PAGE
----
/// <summary>/// Parse the given comma-delimited file./// </summary>/// <param name="FileName">Location of the file.</param>public static void ParseCommaDelimited(string FileName){   Person person = new Person();   string[] fileLines = FileReaderUtil.SplitFileByLine(FileName);   for(int index = 0; index < fileLines.Length; index++)   {      string[] items = fileLines[index].Trim().Split(',');      person.Clear();      if( items.Length > 1 )      {         person.LastName   = items[0];         person.FirstName  = items[1];         person.MiddleName = items[2];         person.NameSuffix = items[3];         person.Gender     = items[4];         Console.WriteLine("Read l {0}, f {1}, m {2}, s {3},                            g {4}",          person.LastName, person.FirstName, person.MiddleName,         person.NameSuffix, person.Gender);      }   }}

Now, we'll modify our test console application to test out the comma-delimited version as well.

using System;namespace CodeGuru.ParsingFiles{   /// <summary>   /// Console application to read a file.   /// </summary>   class TestReader   {      /// <summary>      /// The main entry point for the application.      /// </summary>      [STAThread]      static void Main(string[] args)      {         PersonFileReader.ParsePositional("c:\\positional.txt");         PersonFileReader.ParseCommaDelimited("c:\\commadelimited.txt");         Console.ReadLine();      }   }}

Working with XML Files

Data files in XML have some comparative advantages over positional and delimited files as well as some disadvantages. XML has a more inherit structure to it and is less affected by structural changes to the order of the file. If you add or move a field in a positional or delimited file, your parsing program has to know about it; otherwise, the program is not likely to continue functioning properly. With XML, the physical ordering of the fields or addition of other fields is not relevant because the parser used to read the file abstracts the actual structure for you. This means your program is likely to still function properly, which is a distinct advantage over other formats. The main disadvantage is in the physical size of the file. Due to the descriptive tags, the XML file is guaranteed to be larger than positional or delimited. This can be a clear disadvantage when transmitting the data and will require more system resources in processing.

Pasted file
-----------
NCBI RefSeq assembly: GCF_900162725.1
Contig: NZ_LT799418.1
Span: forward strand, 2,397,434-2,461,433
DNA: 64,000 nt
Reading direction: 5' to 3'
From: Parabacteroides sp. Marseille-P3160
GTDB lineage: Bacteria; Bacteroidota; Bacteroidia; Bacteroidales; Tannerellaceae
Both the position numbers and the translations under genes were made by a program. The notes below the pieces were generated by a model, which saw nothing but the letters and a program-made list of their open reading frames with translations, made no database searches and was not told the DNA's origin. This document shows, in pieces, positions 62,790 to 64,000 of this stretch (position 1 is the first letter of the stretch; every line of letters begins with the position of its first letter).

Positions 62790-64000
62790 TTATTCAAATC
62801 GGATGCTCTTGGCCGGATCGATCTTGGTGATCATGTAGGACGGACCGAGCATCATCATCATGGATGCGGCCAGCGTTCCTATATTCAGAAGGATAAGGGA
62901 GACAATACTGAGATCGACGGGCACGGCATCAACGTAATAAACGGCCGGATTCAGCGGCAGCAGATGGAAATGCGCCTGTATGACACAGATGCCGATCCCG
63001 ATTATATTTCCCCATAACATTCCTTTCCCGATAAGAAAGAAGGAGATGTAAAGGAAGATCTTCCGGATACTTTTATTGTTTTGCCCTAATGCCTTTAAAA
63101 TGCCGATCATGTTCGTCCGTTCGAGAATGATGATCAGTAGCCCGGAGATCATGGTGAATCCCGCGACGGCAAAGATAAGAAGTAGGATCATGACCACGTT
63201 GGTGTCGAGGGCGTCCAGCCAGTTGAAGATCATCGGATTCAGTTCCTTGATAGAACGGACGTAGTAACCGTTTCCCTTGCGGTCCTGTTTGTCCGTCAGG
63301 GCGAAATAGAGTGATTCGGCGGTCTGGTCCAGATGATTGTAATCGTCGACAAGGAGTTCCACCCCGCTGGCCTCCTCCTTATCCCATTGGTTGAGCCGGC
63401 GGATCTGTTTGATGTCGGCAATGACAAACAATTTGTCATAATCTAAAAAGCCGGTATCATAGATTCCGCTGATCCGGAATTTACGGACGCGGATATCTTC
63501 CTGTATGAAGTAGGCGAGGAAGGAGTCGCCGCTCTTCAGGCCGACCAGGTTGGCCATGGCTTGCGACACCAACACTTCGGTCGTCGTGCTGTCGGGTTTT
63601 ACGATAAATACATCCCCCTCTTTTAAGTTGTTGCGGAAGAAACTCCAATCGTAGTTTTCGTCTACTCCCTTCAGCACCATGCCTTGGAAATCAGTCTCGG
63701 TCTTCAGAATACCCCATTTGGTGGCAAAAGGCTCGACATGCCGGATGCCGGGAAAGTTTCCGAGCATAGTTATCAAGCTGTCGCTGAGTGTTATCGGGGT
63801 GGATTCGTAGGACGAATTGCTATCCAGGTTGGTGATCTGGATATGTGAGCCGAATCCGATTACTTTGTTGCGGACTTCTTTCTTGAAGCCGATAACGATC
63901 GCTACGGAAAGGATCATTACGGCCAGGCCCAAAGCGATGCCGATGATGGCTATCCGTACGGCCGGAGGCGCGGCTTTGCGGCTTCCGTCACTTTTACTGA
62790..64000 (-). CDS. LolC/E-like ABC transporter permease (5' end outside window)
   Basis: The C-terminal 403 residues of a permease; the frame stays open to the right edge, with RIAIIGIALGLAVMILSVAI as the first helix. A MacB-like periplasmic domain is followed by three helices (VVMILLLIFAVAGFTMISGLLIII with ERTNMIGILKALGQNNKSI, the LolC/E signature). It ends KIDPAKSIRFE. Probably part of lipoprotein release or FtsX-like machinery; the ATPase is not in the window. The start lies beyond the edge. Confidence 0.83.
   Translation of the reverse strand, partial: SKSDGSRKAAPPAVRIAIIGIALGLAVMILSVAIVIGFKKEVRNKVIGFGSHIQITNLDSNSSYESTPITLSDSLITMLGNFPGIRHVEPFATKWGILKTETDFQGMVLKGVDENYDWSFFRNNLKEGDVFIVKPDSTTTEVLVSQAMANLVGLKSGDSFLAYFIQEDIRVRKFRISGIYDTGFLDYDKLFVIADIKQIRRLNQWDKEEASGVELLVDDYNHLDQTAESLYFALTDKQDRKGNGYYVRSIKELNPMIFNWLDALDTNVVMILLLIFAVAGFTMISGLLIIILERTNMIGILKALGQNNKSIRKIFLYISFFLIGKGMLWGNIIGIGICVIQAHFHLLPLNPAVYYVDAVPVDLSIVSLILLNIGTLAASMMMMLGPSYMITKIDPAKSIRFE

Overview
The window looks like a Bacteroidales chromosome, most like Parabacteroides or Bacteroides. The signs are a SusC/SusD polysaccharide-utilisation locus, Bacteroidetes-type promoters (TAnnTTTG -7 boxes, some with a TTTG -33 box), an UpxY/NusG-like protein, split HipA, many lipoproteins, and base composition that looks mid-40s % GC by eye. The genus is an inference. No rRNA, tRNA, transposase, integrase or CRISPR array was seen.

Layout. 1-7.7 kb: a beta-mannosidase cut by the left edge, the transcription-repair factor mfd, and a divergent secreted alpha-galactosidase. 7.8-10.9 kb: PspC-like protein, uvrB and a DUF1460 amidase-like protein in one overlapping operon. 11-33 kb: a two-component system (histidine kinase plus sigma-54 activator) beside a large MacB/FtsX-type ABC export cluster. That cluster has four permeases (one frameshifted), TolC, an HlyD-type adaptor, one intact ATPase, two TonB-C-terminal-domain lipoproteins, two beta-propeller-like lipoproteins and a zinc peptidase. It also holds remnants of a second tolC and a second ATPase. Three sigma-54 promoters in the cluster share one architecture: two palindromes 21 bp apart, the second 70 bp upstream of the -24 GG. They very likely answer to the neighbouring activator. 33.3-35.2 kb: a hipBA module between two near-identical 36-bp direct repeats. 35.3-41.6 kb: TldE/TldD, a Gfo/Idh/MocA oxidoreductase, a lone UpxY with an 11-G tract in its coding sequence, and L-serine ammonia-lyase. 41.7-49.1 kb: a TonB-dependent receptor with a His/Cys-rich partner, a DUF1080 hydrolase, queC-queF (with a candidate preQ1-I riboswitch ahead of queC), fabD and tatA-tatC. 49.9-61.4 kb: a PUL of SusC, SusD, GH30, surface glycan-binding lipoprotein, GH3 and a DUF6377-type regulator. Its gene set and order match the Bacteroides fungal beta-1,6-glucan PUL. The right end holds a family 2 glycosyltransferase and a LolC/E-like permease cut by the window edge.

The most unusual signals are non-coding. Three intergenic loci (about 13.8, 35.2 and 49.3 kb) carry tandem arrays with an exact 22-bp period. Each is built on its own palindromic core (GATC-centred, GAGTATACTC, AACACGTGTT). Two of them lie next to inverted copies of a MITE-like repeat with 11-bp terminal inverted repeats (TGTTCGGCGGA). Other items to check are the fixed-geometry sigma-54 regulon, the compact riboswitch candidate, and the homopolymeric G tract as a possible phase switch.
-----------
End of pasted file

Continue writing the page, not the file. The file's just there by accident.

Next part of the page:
Possible Enhancements

You have now seen several ways in which the System.IO namespace can be used to deal with data files in positional and comma-delimited formats. Here are some ideas for how you could enhance this code to make it more meaningful for use within your applications:

  • Change the positional reader to be driven based on a stored configuration to allow for changing data formats. You could use a database table to store information about the positional fields that need to be read or assign attributes to the properties of the object to be populated that indicate how to read the file. This would allow you to have a generic positional reader that can be reused for other objects.
  • Change the comma-delimited reader to accept the delimiter as a parameter so that you can use it for multiple types of delimited files.
  • Change the delimited reader to be driven based on a stored configuration to allow for changing data formats. You could use a database table to store information about the fields that need to be read or assign attributes to the properties of the object to be populated that indicate how to read the file. This would allow you to have a generic reader that can be reused for other objects.
  • Change the reader to return an array of the desired object type. This will make the reader more useable because you'll have a reference to all of the data instead of having to use it inside the actual reader.

Future Columns

The topic of the next column is yet to be determined. If you have something in particular that you would like to see explained here, you could reach me at mstrawmyer@crowechizek.com.

About the Author

Mark Strawmyer, MCSD, MCSE, MCDBA is a Senior Architect of .NET applications for large and mid-size organizations. Mark is a technology leader with Crowe Chizek in Indianapolis, Indiana. He specializes in the architecture, design, and development of Microsoft-based solutions. Mark was honored to be named a Microsoft MVP for application development with C#. You can reach Mark at mstrawmyer@crowechizek.com.